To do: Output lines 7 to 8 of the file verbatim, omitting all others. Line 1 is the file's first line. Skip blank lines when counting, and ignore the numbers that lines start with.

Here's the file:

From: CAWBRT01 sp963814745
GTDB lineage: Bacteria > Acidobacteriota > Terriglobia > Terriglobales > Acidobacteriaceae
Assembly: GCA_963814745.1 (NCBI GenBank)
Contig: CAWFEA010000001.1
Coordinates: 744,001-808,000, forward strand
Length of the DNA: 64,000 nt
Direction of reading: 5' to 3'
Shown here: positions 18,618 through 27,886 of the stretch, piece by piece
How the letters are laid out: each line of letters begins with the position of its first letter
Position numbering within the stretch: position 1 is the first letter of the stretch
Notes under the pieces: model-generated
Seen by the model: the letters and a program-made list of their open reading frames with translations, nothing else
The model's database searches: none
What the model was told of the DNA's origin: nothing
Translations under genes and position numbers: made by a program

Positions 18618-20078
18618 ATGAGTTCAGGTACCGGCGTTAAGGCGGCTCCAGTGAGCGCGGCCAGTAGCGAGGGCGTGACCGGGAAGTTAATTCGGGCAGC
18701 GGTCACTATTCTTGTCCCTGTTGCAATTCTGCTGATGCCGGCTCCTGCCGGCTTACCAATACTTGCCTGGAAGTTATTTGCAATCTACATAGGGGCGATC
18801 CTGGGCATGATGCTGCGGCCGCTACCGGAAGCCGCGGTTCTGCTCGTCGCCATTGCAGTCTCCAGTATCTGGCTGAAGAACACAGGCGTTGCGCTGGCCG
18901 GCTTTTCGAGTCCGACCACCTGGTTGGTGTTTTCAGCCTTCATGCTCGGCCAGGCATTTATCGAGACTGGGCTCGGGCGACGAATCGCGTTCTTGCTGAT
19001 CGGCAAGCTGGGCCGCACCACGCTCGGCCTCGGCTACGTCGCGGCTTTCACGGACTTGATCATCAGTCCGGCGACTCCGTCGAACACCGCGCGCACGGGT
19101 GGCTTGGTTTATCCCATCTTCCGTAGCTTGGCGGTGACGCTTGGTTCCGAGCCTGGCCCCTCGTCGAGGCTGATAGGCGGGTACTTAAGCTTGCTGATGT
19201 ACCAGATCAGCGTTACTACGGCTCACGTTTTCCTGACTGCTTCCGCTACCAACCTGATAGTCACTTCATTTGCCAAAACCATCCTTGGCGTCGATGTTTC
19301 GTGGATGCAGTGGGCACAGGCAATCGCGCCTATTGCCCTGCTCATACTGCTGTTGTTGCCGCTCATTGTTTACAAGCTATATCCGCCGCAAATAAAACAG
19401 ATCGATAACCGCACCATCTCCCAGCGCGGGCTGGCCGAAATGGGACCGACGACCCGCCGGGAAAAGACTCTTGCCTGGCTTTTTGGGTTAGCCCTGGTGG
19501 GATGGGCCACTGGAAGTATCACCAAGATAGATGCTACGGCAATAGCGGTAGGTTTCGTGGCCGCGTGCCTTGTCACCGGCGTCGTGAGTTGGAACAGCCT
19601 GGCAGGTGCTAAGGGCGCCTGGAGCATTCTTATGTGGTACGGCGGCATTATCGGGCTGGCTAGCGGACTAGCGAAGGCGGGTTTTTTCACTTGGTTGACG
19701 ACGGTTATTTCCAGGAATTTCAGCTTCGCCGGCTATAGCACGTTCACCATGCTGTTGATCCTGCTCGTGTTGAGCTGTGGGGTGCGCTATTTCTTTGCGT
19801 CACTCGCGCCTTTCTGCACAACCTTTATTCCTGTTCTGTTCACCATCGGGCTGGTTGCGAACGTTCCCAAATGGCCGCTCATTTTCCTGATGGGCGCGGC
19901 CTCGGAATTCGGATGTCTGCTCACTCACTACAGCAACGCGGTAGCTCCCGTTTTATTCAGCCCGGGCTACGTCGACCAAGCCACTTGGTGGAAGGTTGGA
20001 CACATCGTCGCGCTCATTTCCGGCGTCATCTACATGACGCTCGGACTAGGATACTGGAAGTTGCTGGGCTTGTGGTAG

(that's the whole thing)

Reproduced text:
Direction of reading: 5' to 3'
Shown here: positions 18,618 through 27,886 of the stretch, piece by piece